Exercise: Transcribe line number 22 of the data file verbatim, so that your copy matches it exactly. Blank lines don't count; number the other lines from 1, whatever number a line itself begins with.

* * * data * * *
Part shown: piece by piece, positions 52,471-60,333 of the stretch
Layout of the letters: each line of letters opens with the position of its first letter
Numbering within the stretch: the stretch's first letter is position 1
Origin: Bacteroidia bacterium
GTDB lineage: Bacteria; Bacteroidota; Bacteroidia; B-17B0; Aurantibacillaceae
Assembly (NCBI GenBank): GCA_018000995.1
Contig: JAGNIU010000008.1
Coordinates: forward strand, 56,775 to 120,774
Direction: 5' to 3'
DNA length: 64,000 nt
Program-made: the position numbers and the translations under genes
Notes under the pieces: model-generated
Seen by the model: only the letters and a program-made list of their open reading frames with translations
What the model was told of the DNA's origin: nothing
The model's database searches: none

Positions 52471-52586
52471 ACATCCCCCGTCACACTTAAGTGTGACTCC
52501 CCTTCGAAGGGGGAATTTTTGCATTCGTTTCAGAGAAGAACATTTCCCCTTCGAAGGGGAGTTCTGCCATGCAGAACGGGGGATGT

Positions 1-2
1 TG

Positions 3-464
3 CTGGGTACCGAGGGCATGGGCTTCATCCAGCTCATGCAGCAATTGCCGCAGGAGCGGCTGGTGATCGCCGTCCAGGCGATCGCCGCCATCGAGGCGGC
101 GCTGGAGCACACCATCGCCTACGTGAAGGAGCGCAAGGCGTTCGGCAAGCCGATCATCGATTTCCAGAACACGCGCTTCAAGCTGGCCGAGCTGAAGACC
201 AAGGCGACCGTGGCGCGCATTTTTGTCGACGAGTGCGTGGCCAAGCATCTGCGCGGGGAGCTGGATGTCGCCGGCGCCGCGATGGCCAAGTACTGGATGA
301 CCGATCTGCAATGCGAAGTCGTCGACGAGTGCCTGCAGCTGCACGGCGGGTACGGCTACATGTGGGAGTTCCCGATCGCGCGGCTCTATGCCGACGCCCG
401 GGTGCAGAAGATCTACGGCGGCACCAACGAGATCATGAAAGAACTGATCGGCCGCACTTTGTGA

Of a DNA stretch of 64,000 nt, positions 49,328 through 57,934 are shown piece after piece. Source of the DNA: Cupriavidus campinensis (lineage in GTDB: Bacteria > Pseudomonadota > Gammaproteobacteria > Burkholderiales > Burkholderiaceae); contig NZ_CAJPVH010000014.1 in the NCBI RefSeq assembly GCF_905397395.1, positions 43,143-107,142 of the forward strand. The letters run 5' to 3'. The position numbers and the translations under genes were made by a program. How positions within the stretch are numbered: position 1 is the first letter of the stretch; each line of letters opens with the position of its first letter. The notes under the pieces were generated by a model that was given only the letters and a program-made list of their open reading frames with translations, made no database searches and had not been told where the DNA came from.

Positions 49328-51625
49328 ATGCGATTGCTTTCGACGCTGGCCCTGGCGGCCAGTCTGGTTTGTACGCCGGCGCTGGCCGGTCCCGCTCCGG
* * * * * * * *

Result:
3 CTGGGTACCGAGGGCATGGGCTTCATCCAGCTCATGCAGCAATTGCCGCAGGAGCGGCTGGTGATCGCCGTCCAGGCGATCGCCGCCATCGAGGCGGC